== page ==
Do note that different folks have different tolerances for noise, and hopefully, they put the issue of noise in a proper context.

    Personally, my cut-off point would be ISO 12800 or thereabouts, and I'll comfortably do ISO 16000 with + 1 sharpness and some post noise reduction not unless I want the noise, for example, to do Black & White conversions! Would I shoot with ISO 25600? Not unless I have to, but even at ISO 16000 - 25600, it's not too bad. Visually, early sub-3MP cameras at ISO 400 - 1000 could do much worse!

    I would say that the E-PL5 at ISO 25600 is really quite impressive! It reminds me of the first generation of Kodacolour VR 1000 (135mm) colour negative film!
    Last edited by Dream Merchant; 5th October 2012 at 01:39 AM.

  13. #13

    Default Re: A Photo Journey - OLYMPUS E-PL5

    My apologies. I've not updated this thread. Been very busy recently, but I did have a chance to sneak out and shoot some Chinese Opera just at the tail end of the Mid-Autumn festivities!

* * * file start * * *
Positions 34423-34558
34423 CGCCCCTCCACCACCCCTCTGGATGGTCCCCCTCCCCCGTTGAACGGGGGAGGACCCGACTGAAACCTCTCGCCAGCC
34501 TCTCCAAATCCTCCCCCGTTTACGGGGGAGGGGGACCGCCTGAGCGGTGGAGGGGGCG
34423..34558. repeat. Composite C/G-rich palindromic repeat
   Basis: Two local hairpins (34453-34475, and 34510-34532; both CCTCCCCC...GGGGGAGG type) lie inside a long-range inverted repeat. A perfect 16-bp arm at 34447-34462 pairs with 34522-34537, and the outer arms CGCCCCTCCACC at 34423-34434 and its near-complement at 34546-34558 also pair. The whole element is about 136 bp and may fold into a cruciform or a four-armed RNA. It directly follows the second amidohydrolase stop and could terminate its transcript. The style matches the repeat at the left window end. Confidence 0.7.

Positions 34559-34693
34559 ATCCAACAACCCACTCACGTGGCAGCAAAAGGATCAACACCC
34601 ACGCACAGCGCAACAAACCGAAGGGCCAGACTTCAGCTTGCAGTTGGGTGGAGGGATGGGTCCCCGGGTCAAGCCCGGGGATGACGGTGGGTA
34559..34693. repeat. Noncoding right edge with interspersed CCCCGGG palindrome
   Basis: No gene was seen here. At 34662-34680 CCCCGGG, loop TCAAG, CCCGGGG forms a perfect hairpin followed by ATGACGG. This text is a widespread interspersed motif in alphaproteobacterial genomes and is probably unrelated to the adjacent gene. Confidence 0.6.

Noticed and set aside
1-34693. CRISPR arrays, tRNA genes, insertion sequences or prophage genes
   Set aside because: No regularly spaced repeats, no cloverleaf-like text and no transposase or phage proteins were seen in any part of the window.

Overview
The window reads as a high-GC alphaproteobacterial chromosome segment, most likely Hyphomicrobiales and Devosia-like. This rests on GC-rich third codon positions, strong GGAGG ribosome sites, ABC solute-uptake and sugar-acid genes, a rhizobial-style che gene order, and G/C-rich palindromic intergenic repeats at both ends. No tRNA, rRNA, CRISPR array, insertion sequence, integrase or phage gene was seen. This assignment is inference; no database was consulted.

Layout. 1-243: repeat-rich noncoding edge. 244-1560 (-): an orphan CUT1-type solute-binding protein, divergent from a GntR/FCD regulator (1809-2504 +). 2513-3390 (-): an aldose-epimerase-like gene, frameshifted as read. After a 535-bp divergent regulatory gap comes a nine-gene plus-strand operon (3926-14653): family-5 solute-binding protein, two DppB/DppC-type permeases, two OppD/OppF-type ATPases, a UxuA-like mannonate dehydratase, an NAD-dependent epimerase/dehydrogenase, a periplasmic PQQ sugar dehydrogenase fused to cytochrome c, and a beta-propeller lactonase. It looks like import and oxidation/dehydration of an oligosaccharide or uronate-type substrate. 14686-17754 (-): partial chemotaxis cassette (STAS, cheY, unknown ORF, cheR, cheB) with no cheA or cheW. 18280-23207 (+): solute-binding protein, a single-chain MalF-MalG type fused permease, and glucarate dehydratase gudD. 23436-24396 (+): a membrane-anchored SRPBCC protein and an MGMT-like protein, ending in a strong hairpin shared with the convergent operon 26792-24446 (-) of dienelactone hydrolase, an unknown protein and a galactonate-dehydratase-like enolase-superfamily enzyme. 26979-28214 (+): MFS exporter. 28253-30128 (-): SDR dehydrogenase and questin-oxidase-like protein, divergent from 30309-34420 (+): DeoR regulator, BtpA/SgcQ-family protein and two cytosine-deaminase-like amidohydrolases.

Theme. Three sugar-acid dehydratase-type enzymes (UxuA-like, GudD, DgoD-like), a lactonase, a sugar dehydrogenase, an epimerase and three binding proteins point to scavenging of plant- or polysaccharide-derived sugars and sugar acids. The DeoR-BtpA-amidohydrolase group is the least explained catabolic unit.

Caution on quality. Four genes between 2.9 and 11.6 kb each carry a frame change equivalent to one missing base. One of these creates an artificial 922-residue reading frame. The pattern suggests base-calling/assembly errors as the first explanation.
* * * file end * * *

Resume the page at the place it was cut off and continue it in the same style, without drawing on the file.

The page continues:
It was nice being right at the front of the stage as I could photography the actors' and actresses' expressions very well!

    Most of the stage shots were at ISO 1600 - 3200, with some audience shots up to 6400.

    I used the Panasonic LUMIX G X VARIO 35-100mm / F2.8 / POWER O.I.S lens for this.


    Chinese opera is deeply ingrained in Chinese culture, going back as far as the Song Dynasty in 960. This traditional art form was brought to Singapore by the massive waves of Chinese immigrants who came here over the past 150 years.

    Chinese opera is an extravagant display of song and dance, utilising vibrant costumes, showy make-up, beguiling poetry and martial arts to produce a riveting performance.